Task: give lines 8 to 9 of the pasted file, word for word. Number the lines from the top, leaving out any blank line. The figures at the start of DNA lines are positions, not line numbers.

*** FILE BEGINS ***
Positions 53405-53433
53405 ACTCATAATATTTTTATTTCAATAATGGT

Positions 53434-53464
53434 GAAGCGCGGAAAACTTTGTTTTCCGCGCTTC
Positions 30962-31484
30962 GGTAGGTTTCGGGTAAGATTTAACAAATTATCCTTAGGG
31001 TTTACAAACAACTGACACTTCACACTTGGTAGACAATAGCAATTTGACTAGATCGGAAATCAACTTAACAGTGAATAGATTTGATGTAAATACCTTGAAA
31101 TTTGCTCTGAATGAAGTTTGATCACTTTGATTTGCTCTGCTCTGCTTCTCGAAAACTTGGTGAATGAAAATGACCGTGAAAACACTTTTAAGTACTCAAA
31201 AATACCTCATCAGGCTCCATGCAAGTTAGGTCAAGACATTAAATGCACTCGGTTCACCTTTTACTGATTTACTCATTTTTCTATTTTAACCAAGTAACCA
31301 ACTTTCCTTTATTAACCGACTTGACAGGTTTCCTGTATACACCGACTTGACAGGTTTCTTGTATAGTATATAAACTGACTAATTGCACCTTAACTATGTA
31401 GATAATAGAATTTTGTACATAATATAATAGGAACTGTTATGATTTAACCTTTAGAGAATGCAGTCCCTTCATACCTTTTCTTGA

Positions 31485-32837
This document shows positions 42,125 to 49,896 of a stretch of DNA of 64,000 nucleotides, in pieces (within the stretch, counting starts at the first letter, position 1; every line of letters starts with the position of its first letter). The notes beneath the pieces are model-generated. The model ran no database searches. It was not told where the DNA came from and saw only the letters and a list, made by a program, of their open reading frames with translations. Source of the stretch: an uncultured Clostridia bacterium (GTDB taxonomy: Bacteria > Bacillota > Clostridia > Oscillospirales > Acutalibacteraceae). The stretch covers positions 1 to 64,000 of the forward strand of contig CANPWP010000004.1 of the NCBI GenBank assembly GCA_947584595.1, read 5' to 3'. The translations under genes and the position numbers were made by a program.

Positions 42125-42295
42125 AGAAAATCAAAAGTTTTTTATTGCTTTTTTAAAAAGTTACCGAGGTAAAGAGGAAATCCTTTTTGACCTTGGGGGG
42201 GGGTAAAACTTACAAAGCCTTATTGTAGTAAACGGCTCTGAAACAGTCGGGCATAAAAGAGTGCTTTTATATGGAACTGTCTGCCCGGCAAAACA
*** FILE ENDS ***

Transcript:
31101 TTTGCTCTGAATGAAGTTTGATCACTTTGATTTGCTCTGCTCTGCTTCTCGAAAACTTGGTGAATGAAAATGACCGTGAAAACACTTTTAAGTACTCAAA
31201 AATACCTCATCAGGCTCCATGCAAGTTAGGTCAAGACATTAAATGCACTCGGTTCACCTTTTACTGATTTACTCATTTTTCTATTTTAACCAAGTAACCA